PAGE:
My absolute favourite story on the horror short list is the Tambour; I’m especially glad to see it there because I know from experience that the category system of the AA’s sometimes means that the more alternative, slipstreamy stories like those Tambour writes often slip through the cracks. I also found Dowling’s “Toother” entertaining and readable; I liked the odd crime procedural style. I thought the Peek story was well-written but struggled with the piratical overdose of 2007 to take anything more from it. I have to say, few of these stories really stood out for me as being “horror” in particular, but then it’s the area of spec fic I’m least qualified to comment on.


Now, to the controversy:

Yes, Black Sheep never made it to the judges, but that was my call. Sean Wallace (oldcharliebrown) told me it was requested, and then asked me if I thought it was worth doing, no doubt remembering the previous two years of whining speculative fiction authors who didn't like my opinions of their work. Not them, mind you, but their work. Personally, I didn't think it was worth it. I'm not even going to fake a polite opinion here to mask the most obvious knowledge that, when it comes to the Aurealis Awards, my name and my work has a nice red cross through it, and if you ask me and most people, the idea of anything of mine being given any money out of it is laughable. It's a good laugh, and I made that laugh, because I believed then--and now--that the thing that slows down local literature is a lack of critical and interesting debate over the work published. The Aurealis Awards made a nice big target two years ago and I hit that, twice, but you can't keep hitting it--other people have to do that, which is why I'm happy to see Tansy doing so. But lets face facts: the Aurealis Awards and I parted company two years back, and I've no interest them as ways to judge the quality of what I do. If you do, that's cool. Me, no thanks, so you ask me if it's worth it, my answer is going to be no, and I'm good with that.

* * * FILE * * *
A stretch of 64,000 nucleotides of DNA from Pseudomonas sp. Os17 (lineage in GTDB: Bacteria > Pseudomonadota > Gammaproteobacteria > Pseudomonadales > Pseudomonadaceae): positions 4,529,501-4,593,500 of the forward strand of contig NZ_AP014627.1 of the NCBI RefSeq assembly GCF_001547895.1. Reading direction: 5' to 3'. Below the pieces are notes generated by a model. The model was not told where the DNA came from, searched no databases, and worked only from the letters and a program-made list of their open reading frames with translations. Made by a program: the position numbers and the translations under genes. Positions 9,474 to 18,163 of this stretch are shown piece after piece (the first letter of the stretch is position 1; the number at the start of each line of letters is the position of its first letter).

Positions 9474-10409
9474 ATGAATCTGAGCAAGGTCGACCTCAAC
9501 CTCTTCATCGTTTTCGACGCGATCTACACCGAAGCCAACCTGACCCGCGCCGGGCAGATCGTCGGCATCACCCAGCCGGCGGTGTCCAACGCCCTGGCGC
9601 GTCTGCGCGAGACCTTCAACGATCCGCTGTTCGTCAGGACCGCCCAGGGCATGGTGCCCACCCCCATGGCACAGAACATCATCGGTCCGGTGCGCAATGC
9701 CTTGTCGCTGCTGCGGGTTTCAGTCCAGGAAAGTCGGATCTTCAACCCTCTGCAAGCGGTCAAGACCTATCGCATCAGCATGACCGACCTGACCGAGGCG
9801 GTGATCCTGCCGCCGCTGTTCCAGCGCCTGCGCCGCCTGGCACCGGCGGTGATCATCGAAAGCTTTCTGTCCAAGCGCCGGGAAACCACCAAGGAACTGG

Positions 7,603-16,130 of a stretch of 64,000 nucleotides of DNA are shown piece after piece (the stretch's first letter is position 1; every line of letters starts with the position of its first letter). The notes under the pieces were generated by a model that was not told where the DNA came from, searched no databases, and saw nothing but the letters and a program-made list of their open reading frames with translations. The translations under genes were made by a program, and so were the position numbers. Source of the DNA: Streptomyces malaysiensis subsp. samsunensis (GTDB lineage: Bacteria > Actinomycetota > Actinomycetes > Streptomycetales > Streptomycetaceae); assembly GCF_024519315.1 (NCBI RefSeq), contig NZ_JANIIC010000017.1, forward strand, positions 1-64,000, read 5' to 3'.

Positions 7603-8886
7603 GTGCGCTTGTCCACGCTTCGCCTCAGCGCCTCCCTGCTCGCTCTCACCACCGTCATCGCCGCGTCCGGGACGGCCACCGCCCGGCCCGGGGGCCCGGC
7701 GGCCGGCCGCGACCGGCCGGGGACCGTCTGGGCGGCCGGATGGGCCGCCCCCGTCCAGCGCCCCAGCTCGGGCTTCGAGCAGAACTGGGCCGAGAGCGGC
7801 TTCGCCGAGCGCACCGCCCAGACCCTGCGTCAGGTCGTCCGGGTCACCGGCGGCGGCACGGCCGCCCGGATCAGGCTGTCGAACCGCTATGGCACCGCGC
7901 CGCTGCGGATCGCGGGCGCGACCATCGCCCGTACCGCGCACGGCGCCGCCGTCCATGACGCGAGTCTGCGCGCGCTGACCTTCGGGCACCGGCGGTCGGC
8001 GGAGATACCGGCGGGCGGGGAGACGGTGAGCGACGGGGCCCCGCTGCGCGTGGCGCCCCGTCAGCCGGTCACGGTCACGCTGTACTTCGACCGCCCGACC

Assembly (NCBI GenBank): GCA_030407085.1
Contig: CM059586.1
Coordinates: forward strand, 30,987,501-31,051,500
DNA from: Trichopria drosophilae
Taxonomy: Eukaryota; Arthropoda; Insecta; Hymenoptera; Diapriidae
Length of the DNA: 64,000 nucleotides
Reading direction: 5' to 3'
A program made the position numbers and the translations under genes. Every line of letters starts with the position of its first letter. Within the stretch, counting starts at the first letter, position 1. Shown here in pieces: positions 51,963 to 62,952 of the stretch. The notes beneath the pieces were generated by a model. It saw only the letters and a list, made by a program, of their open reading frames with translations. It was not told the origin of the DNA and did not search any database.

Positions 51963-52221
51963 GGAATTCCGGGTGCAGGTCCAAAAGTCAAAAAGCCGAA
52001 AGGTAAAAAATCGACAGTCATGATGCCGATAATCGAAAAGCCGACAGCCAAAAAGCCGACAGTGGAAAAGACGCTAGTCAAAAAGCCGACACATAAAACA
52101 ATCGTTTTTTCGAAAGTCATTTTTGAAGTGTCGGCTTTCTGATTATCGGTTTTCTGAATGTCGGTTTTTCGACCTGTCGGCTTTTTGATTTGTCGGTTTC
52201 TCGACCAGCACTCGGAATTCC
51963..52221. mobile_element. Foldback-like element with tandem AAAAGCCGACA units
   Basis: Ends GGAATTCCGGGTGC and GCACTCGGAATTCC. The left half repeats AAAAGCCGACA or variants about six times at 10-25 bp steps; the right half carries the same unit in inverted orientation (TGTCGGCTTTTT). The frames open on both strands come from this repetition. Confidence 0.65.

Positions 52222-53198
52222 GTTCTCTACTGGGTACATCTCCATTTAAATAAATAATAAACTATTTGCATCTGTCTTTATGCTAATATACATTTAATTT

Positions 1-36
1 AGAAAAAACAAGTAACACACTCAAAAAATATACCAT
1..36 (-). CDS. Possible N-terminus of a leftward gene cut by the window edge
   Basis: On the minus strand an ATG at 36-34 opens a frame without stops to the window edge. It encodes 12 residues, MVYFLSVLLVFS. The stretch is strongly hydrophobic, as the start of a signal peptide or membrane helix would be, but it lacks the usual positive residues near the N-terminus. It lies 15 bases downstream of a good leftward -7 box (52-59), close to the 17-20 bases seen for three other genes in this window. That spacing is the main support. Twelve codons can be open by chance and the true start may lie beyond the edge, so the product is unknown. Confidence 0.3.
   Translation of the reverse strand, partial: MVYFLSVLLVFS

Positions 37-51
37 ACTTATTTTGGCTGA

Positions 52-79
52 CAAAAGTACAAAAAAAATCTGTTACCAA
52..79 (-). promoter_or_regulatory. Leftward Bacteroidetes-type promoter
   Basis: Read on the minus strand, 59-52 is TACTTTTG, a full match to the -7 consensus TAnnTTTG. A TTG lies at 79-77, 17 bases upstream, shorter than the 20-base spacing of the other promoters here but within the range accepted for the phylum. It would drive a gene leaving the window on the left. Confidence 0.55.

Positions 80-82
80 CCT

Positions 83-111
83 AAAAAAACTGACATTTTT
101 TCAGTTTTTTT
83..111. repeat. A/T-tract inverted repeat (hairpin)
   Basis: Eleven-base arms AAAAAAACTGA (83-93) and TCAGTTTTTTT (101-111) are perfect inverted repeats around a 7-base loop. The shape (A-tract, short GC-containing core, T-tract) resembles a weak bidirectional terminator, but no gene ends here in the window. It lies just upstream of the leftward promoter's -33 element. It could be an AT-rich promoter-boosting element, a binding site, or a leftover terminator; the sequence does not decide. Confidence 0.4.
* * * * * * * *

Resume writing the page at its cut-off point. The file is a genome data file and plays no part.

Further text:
Now, before I got that email, however, I had a conversation with Daniella Tidman, who works in Infinitas, and who was a judge on the Science Fiction panel. Somewhere in the conversation, she told that she didn't see the point in giving awards to obscure books that can't be found easily as it doesn't bring in new readers to the genre.

So, when I get an email asking me if I think it's worth it, I laugh, and say, "No."

Now, yes, I know, 'Black Betty' is nominated in the horror section, which I have to admit, makes me laugh because that section is run by Shane Cummings, who once called me a cancer. I've never actually met Shane, but there you go. Some people they got opinions. At any rate, the story was online, and I'm happy enough for Eric Marin (ericmarin) to get some cred out of it 'cause he published it, but I did nothing for it to be there, and it's just not important that it is. Reading the piece, that's important. You do that? No--well, it's here.

Anyhow, since I've not been contacted about it, I think we can all feel safe about the award going to someone it'll mean something for, as winners are generally tipped off beforehand so they can fly up, prepare speeches, and all that. Know anyone suddenly going to Brisbane for the ceremony? Put your bets down.

Awards don't mean a thing, but they have a use if they promote discussion and reading, and if that makes you go read a book or a story, then we're all cool. After that, it's nothing but noise, and time can be spent better, and unless you're throwing cash at me with the statue, I don't care.